Every industry has its own lingo, and car insurance is definitely not an exception. If you think you don’t need to be familiar with car insurance terms, think again. Having a basic understanding of key terminology can protect you and even help you save money,
Man Phung, owner of Brightway Insurance agencies in Indiana and Texas, says it’s wise to educate yourself about car insurance terms.
“Car insurance requirements vary from state to state,” Phung says, “and having the minimum coverage required by law doesn’t mean that’s all you need.”
15 Car Insurance Terms Every Driver Should Know
- Bodily injury liability
- Collision coverage
- Comprehensive coverage
- Credit-based insurance score
- Gap insurance
- Glass coverage
- Medical payments/personal injury protection (PIP)
- Property damage liability
- Rental car coverage
- Uninsured/underinsured motorist coverage
According to the Insurance Information Institute, here are 15 car insurance terms every driver — including you — should know.
1. Bodily injury liability
Usually required under state law, bodily injury liability is the portion of an car insurance policy that covers your liability for others. It covers costs for injuries or deaths that you (or another driver) cause while driving your car. Bodily injury is important to have because the financial cost of hurting others could be huge.
A car insurance claim is a process of getting reimbursed for covered incidents, such as a car crash. A claim is a formal request that you submit to an insurer. For an approved claim, you receive payment, less any applicable deductible (keep reading for more on this term).
3. Collision coverage
Collision coverage reimburses you for damage to your car due to a collision with another vehicle or other object. This optional insurance covers you even if the accident is your fault.
Although collision coverage won’t reimburse you for mechanical failure or normal wear-and-tear on your car, it will cover damage from a pothole or a rollover.
4. Comprehensive coverage
Comprehensive car coverage pays for damages caused by something other than a collision, such as fire, vandalism, theft, hail or flooding. It’s optional coverage and comes with a deductible.
5. Credit-based insurance score
This car insurance term may be one that you’ve never heard of. It’s a rating that insurance companies use, which is based on your credit history.
Your credit-based insurance score is one factor that’s used to determine your car insurance rate. Credit history is thought to predict how likely you are to file an insurance claim. The better your credit, the less likely you are to file an car insurance claim.
A car insurance deductible is an amount you must pay for certain types of claims. (Liability coverage does not come with a deductible.)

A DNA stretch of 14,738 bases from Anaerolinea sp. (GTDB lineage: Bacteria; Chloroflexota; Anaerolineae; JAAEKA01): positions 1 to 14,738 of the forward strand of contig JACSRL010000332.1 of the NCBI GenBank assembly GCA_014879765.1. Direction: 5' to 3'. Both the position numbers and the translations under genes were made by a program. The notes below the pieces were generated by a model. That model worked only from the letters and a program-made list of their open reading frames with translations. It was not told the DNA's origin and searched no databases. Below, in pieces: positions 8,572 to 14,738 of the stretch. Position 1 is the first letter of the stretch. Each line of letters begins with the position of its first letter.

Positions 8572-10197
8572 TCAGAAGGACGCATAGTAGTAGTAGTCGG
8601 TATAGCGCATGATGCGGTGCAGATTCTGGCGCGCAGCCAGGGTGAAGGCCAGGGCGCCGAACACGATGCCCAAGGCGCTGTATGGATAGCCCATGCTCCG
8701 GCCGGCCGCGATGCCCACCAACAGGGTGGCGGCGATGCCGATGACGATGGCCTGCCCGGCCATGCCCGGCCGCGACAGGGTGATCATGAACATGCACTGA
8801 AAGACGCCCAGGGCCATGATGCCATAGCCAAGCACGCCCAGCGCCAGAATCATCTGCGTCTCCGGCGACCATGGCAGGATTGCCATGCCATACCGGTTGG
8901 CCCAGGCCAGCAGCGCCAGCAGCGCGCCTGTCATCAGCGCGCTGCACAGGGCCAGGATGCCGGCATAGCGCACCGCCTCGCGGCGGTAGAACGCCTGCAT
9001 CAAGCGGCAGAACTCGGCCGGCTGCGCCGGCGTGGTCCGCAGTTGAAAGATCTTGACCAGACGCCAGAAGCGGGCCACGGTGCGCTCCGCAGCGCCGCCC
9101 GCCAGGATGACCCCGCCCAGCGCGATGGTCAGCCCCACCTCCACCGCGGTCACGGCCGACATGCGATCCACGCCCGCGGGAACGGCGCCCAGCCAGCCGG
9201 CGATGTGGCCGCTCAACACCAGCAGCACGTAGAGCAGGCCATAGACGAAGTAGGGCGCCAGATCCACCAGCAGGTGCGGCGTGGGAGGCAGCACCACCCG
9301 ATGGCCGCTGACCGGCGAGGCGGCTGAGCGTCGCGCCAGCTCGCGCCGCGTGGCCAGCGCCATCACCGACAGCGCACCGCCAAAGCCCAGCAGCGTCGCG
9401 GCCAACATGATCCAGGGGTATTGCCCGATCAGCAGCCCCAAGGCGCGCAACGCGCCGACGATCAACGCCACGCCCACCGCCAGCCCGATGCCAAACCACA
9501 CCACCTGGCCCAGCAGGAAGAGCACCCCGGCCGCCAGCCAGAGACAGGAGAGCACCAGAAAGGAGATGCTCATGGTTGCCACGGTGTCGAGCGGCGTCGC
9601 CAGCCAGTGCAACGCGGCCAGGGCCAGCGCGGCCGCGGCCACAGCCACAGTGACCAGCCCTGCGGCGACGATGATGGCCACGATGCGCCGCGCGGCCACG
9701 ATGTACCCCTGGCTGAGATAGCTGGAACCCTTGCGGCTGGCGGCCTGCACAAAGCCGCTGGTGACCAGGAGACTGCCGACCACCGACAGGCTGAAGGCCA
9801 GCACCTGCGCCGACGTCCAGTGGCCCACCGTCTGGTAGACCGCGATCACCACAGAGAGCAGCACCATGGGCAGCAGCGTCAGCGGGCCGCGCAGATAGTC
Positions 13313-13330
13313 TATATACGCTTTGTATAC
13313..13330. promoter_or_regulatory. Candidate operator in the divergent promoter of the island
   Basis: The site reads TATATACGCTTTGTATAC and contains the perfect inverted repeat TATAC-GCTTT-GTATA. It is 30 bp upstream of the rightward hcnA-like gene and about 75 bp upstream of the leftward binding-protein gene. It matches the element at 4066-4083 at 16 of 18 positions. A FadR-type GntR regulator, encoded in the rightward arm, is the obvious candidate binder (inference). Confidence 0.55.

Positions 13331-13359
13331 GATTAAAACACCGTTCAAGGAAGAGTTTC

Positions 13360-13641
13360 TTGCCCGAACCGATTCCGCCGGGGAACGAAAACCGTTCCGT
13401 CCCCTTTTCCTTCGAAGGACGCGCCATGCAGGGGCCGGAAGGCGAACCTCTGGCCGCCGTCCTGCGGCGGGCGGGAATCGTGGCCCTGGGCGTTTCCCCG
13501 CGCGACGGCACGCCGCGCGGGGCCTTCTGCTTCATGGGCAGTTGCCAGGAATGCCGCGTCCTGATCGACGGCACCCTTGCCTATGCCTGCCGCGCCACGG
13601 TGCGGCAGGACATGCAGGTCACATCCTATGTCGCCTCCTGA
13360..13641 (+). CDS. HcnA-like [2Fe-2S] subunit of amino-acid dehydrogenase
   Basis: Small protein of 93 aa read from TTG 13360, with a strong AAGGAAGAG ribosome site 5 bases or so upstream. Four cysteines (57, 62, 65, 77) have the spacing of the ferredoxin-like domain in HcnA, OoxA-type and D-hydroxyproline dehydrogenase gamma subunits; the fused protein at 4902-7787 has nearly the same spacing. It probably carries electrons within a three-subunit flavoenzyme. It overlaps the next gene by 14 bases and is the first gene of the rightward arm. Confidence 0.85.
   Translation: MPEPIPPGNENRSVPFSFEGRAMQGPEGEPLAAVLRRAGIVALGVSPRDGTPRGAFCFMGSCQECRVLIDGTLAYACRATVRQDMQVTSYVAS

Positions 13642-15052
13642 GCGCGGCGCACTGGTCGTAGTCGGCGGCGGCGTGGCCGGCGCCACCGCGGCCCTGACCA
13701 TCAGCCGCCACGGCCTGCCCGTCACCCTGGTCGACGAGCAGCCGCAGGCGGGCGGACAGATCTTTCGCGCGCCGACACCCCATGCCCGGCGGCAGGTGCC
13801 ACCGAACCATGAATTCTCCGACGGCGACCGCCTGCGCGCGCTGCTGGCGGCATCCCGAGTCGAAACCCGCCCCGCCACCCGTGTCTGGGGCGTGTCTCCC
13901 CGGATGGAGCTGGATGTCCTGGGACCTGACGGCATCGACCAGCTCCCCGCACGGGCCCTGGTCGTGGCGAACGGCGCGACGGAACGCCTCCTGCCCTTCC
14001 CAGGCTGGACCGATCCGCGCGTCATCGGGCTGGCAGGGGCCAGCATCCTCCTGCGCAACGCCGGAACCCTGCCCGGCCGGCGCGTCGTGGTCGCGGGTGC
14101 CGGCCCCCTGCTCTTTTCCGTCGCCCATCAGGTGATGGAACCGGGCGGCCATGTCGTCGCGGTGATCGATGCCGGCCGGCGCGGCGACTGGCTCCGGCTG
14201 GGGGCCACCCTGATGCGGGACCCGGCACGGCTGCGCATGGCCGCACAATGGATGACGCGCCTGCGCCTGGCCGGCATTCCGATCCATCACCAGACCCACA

Let’s say you have a $500 deductible for collision. If a wreck causes $2,000 worth of damage to your car, you must pay $500 and your insurance covers the remaining $1,500.
7. Gap insurance
Gap insurance is an important car insurance term to understand. It covers the difference between what a vehicle is worth and what you owe for it.
The moment you drive a new car off the dealer’s lot, the value starts to fall. Your collision and comprehensive car insurance cover only the actual market value of the car.
You can purchase gap insurance from a car dealer or insurance company. If you lease a vehicle, gap coverage is typically included in your payments.
8. Glass coverage
Glass coverage is for windshield damage and includes side windows, rear windows, and glass sunroofs. In some cases, insurers offer no-deductible glass coverage.
Liability is your legal obligation to reimburse others for damage or injury that you cause. Almost every state requires you to carry liability insurance. It makes sure that if you or someone driving your car causes a crash, the victims will be appropriately compensated.
10. Medical payments or personal injury protection (PIP)
Medical payments or personal injury protection reimburses medical expenses due to injuries that you or your passengers suffer when you or someone driving your car causes an accident.
Your car insurance premium is the cost of your policy. You can make annual, semiannual or monthly premium payments.
12. Property damage liability
Property damage liability reimburses others for damage that you or another driver operating your car are responsible for. It pays for damage to another vehicle or property, such as a fence, building or utility pole.
13. Rental car coverage
Rental car coverage is optional protection and pays for a rental car while your vehicle is repaired after a covered accident. It isn’t automatically included in a standard car insurance policy.
If you have a “totaled” vehicle, the estimated cost to repair it exceeds the vehicle’s value. If you have a totaled car and have comprehensive, collision, or both, your insurer pays the full market value of your car less your deductible.
15. Uninsured or underinsured motorist coverage
Uninsured motorist coverage reimburses you a driver without car insurance causes a wreck. And it protects you if you get into an accident with a hit-and-run driver.
In the case of a serious crash, underinsured motorist coverage makes up the difference between your losses and the coverage limits of the at-fault driver’s policy.